The first was the towering frame of Lieutenant Commander Volk Fyodorovich, Roddenberry’s liaison between their ships and the Malacandrans. He was tall and solidly built. The only thing bigger than his frame was his nose, which looked to be about a third of his face, an effect only made more pronounced by the small, sunken eyes that peered out over it. Fyodorovich had been a junior officer a month ago but Captain Gyle, the Stewart’s skipper, apparently had a lot of faith in his performance under pressure. So far nothing had served to disillusion anyone of that good opinion.

Behind him was the much slimmer, much shorter figure of Aubery Vance. She was barely over five feet tall, stopping just below Fyodorovich’s shoulder, but her body looked long and lissome. Aubery was a native Earthling and she’d gone to Mars at her own insistence. Based on what he’d learned during her debriefings after then-Corporal Langley brought her up from the planet she’d developed some kind of intense personal fixation on the fate of the Martians during their escape. Carrington still wasn’t sure what that fixation entailed but she’d proved helpful out there and hopefully would continue to do so here.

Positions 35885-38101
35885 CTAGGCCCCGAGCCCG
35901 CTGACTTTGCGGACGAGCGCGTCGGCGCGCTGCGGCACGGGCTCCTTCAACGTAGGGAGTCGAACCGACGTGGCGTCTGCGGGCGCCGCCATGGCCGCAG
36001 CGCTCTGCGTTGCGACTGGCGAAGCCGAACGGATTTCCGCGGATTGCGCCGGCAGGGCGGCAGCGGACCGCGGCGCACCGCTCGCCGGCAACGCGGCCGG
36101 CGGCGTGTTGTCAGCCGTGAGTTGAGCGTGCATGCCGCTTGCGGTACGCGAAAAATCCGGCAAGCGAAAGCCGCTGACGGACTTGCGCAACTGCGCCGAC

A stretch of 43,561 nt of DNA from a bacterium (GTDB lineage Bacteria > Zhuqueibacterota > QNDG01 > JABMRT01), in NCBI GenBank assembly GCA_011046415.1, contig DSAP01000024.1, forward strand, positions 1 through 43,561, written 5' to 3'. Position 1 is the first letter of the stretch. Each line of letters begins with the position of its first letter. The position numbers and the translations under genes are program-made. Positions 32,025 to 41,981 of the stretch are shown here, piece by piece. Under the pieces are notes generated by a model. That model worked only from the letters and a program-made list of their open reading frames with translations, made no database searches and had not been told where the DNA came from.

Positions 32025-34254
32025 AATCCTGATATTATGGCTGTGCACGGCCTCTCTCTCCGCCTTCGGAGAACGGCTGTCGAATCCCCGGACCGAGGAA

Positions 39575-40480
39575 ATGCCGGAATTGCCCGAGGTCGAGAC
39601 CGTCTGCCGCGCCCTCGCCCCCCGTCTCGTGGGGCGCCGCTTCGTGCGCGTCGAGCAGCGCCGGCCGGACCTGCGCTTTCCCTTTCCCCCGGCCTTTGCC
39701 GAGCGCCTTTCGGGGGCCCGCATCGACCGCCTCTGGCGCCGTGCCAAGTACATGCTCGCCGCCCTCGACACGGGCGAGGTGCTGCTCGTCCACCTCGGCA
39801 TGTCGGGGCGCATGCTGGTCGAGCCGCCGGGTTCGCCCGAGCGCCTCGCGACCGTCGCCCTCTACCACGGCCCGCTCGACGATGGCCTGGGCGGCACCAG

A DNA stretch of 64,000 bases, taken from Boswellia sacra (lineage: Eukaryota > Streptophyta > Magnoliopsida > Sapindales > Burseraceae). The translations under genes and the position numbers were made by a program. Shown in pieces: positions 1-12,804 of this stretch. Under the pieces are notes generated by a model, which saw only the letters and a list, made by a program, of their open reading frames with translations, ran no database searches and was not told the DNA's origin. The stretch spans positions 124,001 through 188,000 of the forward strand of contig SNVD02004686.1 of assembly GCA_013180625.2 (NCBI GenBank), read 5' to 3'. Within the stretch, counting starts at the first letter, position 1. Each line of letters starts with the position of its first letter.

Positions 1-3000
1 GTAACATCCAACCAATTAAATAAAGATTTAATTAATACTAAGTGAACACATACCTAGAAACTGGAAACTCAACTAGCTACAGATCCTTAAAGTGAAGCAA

The other four people weren’t anyone he recognized, although he guessed one of them was Naomi Bertolini. She was apparently the oldest conscious person on Mars when they made contact with the Stewart. This was the primary qualification for leadership over there. While she’d technically gone into Shutdown for a bit Naomi was also the first person they removed from Shutdown when they figured out what was going on. The fellow who took over for her as the Eldest had agreed to step aside and let her continue to manage the situation for the time being so continuity had been maintained in that sense.

To his surprise they hadn’t brought any children with them. The Roddenberry’s reports had mentioned the Malacandrans bringing kids with them on the initial diplomatic contacts but this time around they’d left them behind. Further speculation on the Malacandran party was sidelined as Fyodorovich marched down the ramp and saluted. For all his youth and presence, the man looked a bit nervous. “Lieutenant Fyodorovich reporting, Admiral.”

“Welcome aboard, Lieutenant.” Carrington returned the salute and turned to the young woman beside him. “Welcome back, Miss Vance. How was your trip to Mars? Did you learn anything more about the questions that were bothering you?”